Robert Prather posts a letter from a retired Marine who questions John Kerry’s honor:
As a retired Marine I honor his courage in combat –however, I feel that he himself negated that accomplishment by his later actions as head of the Vietnam Veterans Against the War while his comrades continued to fight and die in Vietnam, and while our POWs still languished in the Hanoi Hilton and other NVA cesspools. I find his current shallow references to supporting our engaged troops to be a cynical manipulation of his own record of abandoning his peers who remained loyal to the fight in Vietnam.
Remember: I don’t question Kerry’s momentary act of heroism. He did that himself when he tossed those medals–only to run for President on his medals years later.
Robert, a non-veteran, feels uncomfortable weighing in on this issue and leaves it to his readers.
I respectfully dissent from the view of Mr. Cole. It seems to me that Kerry took the most honorable actions possible for someone who came to oppose the war in Vietnam: He served his tour of duty, with distinction no less, and then exercised his fundamental right to petition his government for redress of grievances. The easy thing would have been to say nothing; he was home and was not going to have to serve again. Instead, he risked public scorn to try to stop others from having to go over to kill and die in a war he believed immoral.
There has been much talk of late as to whether it’s possible to simultaneously oppose an ongoing war and “support the troops.” The question strikes me as odd, since the two have little to do with one another. Our soldiers go into harm’s way because they’re ordered to do so by their chain of command. By and large, they support the mission because it’s their mission and their lives and those of their buddies are on the line. Plus, at least for the young soldiers, going to war is what they do.
I had barely arrived at my first assignment as a platoon leader when Operation Just Cause, the mission to oust Noriega in Panama, was launched. To a man, the lieutenants of my unit, stationed in Germany, were upset that we were “left out” of the war. I had a master’s degree in political science, yet I frankly had little understanding of why we were fighting. I’m sure the others had even less of a clue. It really didn’t matter; the country was at war and we were soldiers. Most of us got our opportunity a little over a year later when we deployed for Saudi Arabia and Operation Desert Shield, which morphed into Desert Storm. I don’t recall anyone being concerned that there was serious opposition to that war back in the States, including a very close vote in the Senate. Indeed, we were largely oblivious to any of that. I’m sure it was the same for previous wars, almost all of which were controversial on the home front.
The fact that a president sends soldiers to war doesn’t automatically take away the right of others to disagree. When I was back in graduate school, I opposed every military operation that took place, save for the initial humanitarian foray into Somalia. Indeed, it didn’t take long before I was referring to Panama derisively as Operation Just Cuz. But, had I been recalled from the inactive reserve, I’m sure I would have grabbed the duffel bags and gone on those missions without much complaint. I thought the operations were ill-advised, not immoral or unlawful.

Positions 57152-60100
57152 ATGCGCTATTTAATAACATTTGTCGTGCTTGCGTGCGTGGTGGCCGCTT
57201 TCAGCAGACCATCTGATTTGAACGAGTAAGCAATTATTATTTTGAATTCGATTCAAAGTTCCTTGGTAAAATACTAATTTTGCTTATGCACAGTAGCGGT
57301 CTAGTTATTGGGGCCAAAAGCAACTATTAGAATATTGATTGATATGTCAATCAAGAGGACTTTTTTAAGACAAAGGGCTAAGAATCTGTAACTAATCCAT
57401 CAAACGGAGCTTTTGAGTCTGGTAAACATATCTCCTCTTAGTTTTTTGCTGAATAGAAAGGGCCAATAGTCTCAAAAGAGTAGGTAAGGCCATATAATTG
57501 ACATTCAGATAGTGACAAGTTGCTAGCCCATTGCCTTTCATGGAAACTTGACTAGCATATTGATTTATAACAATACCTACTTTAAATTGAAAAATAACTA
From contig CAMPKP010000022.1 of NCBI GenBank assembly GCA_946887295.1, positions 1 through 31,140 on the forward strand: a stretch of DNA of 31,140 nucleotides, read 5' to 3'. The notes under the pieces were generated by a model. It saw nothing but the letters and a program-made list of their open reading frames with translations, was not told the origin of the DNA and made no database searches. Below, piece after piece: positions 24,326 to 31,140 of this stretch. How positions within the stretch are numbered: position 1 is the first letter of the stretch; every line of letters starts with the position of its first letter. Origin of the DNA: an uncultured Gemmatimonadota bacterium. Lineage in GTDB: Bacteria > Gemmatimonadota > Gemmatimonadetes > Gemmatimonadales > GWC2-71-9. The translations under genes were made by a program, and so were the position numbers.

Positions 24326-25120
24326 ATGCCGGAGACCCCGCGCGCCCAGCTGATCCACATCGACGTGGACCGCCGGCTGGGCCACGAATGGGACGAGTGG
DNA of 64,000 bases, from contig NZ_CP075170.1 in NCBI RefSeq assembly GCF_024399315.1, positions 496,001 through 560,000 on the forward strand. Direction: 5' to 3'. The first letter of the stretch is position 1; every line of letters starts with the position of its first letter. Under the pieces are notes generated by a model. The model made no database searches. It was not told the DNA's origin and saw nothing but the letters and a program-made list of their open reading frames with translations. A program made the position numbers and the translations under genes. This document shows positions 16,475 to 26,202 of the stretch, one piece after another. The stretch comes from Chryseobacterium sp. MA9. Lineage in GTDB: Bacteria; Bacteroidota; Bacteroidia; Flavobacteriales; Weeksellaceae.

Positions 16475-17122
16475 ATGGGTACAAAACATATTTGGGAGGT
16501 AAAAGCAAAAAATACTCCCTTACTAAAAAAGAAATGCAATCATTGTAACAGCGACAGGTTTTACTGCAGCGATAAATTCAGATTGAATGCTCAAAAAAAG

Given that opposition and loyalty are compatible, where is the line drawn? I’d argue that Jane Fonda’s actions in Vietnam crossed the line. Going to the enemy capital and making propaganda films to persuade American soldiers to resist the orders of their “war criminal” superiors goes beyond the realm of dissent into something rather indistinguishable from treason. I’m sure there are actions somewhat less blatant that would qualify, but I’d hesitate to draw the line much closer in than that. What Kerry did, though, is almost the model of honorable dissent.
As to constantly trumpeting one’s war hero status in a war that one opposed, I’m not particularly troubled. The two aren’t necessarily contradictory. In my view, Kerry overplays his hand there–thousands of men have earned Silver Stars and tens of thousands have received Purple Hearts; they’re not thereby qualified to be president–but he’s attempting to establish that he has a certain amount of courage; that he’s served his country; that he understands the consequences of war; that he’s been up close and personal with working class people, and probably other things as well. Those things are really independent of Kerry’s political views on the war that gave him those credentials.
The ironic thing to me about all this is that, while Kerry legitimately cites that experience as well as his long service in the Senate as his bona fides to be a wartime commander-in-chief, he is unable to articulate his position on the Iraq War. He keeps hedging as to whether he supported it at the time, he voted for the resolution in the Senate but now claims he was lied to, and seems to have no coherent vision for what he’d do now.